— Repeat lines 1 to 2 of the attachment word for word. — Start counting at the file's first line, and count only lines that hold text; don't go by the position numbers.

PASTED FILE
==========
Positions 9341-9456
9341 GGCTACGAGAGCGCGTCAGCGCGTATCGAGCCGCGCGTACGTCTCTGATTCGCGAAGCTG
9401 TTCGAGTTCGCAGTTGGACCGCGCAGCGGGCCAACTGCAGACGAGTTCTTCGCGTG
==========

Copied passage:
Positions 9341-9456
9341 GGCTACGAGAGCGCGTCAGCGCGTATCGAGCCGCGCGTACGTCTCTGATTCGCGAAGCTG